Goal 1: Growing, Collaborative Networks
Cultivate and support collaborative, effective grassroots preservation networks and partnerships with allied fields to address critical needs.
Preservation is powered by people who care about their communities and their history. Over decades, an impressive array of regional, state and national networks has developed to connect and support these local preservation efforts. Because we are most effective when we work together, as the movement matures and conditions change, investment in the organizational infrastructure of the preservation field is needed.
More effective information sharing, stronger collaborations, and new partnerships can help refresh and grow the grassroots preservation movement. Support is needed for new groups, as well as established organizations seeking to transition leadership. Stronger connections to allied fields such as the arts, community development, housing, and climate action bring new ideas and expand the impact of our work.
A few highlights of the suggested crowdsourced actions generated during focus groups are paraphrased below to stimulate conversation and further brainstorming. The source of each idea is indicated in parentheses at the end of each suggested action. If you would like to add a suggested action to this list, please email us at firstname.lastname@example.org.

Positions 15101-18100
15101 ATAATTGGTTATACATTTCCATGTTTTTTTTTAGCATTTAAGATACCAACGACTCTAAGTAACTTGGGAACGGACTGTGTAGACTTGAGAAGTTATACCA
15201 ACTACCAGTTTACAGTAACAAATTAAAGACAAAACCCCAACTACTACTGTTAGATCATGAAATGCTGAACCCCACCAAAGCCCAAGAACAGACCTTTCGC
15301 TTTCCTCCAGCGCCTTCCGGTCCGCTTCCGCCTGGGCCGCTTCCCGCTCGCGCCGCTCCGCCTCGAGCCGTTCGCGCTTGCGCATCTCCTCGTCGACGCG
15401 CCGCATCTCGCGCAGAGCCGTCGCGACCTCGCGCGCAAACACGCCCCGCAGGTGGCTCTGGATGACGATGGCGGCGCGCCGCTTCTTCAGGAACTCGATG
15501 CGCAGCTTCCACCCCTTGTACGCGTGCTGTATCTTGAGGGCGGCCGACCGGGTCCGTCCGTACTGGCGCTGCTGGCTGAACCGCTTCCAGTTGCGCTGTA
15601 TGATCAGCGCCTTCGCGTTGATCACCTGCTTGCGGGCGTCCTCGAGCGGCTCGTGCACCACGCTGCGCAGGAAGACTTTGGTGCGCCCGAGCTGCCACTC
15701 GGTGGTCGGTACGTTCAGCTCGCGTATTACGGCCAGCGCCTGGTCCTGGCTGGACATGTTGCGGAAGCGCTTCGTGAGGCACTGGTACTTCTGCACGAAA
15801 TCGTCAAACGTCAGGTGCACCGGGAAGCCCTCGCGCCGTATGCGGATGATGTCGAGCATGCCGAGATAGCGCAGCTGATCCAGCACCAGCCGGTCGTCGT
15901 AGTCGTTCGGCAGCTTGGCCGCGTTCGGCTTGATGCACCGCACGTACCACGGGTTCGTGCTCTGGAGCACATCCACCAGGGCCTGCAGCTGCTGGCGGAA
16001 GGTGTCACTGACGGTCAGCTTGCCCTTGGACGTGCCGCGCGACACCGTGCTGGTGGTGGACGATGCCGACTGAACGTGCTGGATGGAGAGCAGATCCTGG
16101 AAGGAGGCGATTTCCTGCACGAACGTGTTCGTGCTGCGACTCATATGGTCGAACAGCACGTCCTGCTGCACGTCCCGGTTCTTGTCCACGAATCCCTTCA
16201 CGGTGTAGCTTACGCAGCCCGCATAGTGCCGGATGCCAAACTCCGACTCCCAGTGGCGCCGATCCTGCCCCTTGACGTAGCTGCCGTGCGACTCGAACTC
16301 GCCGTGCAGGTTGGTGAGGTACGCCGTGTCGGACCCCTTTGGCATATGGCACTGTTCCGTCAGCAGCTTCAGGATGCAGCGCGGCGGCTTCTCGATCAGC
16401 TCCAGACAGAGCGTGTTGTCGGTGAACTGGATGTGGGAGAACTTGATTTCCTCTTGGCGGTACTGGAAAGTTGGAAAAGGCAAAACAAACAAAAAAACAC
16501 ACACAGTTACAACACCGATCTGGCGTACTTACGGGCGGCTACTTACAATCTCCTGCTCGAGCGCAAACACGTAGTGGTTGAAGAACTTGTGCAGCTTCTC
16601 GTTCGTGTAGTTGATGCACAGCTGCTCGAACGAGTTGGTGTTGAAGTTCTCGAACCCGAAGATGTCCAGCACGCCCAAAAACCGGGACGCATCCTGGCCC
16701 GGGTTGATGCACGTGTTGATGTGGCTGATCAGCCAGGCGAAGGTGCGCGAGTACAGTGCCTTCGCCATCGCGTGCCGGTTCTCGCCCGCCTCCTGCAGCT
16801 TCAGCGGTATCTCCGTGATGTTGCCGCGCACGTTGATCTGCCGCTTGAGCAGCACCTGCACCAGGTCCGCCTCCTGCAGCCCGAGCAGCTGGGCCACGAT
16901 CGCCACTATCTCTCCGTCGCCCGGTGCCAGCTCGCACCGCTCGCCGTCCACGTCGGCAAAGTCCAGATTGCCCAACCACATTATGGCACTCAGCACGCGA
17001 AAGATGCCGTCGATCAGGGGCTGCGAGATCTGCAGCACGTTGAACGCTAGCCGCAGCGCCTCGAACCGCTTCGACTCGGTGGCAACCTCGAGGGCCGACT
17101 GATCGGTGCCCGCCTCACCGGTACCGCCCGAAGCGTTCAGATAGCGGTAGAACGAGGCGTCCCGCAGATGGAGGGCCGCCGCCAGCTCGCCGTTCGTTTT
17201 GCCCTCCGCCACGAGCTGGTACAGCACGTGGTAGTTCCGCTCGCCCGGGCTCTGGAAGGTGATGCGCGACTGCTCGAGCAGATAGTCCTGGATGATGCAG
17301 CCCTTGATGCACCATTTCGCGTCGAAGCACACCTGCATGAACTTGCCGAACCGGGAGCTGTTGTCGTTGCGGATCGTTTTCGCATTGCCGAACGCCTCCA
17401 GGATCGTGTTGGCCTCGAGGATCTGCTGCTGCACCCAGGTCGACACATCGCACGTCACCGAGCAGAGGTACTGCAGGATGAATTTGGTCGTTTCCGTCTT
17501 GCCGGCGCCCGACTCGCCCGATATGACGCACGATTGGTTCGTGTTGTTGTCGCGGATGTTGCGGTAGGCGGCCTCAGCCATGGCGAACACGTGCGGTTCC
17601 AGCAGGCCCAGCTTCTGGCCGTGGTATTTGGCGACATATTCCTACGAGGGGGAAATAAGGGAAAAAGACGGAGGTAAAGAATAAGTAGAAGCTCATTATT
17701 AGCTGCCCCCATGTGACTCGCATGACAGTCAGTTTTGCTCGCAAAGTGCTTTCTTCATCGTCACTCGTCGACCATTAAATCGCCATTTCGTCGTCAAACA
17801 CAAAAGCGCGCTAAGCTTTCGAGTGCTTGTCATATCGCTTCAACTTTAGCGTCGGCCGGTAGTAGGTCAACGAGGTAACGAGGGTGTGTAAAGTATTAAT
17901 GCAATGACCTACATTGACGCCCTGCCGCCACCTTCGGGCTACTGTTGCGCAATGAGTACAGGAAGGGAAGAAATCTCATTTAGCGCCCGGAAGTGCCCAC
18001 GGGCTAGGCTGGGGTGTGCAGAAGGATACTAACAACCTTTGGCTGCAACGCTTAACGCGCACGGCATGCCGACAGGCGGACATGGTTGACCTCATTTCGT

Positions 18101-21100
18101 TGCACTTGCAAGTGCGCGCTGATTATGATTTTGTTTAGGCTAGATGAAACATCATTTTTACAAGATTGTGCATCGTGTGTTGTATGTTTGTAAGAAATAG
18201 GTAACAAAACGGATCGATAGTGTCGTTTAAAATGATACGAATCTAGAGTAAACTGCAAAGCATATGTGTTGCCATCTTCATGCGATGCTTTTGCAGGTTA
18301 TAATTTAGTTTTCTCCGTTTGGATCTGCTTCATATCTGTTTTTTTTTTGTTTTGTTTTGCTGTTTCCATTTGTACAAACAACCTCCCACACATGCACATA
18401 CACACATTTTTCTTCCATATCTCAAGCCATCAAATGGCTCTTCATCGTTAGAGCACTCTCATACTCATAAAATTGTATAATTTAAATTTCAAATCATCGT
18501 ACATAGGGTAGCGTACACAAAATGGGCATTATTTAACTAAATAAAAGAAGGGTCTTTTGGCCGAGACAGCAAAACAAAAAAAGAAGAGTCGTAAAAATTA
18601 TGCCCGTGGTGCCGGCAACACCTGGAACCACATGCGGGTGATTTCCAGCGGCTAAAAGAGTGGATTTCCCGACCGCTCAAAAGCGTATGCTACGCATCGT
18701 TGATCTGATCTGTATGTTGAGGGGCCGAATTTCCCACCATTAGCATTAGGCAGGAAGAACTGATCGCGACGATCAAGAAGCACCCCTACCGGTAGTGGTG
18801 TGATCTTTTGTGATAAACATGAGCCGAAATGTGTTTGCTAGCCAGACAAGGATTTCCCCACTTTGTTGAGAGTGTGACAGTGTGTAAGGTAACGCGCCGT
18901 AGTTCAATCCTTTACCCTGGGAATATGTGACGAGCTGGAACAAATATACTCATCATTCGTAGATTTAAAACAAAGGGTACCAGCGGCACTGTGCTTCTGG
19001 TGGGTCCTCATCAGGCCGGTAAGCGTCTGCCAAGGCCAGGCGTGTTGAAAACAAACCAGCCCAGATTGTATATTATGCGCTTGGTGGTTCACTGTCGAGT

- Establish a national design center to support grassroots organizations to assist with developing marketing materials/grant applications, social media videos/TikToks/Instagram reels to bring in younger audiences. (Source: Diversity Scholars focus group)
- Offer a certification or credential program that can increase the profile of smaller organizations doing preservation work to indicate that they meet standards of work quality. (Diversity Scholars focus group)
- Create new partnerships/cross-discipline conversations to learn how preservation impacts other disciplines and pursuits outside of the field. (Source: State Historic Preservation Offices focus group)
- Reduce gatekeeping of preserving diverse heritage, empower people doing this work by connecting them to resources/opportunities/networking/projects/collaborations. (Source: Emerging professionals focus group)
- Offer peer to peer mentoring for preservation in African American neighborhoods. Build a network among grant recipients for African American cultural heritage projects. (Source: Action Fund grant recipients focus group)
- Create a central place and/or platform to share thought leadership and resources around Queer history projects. (Source: LGBTQ heritage professionals focus group)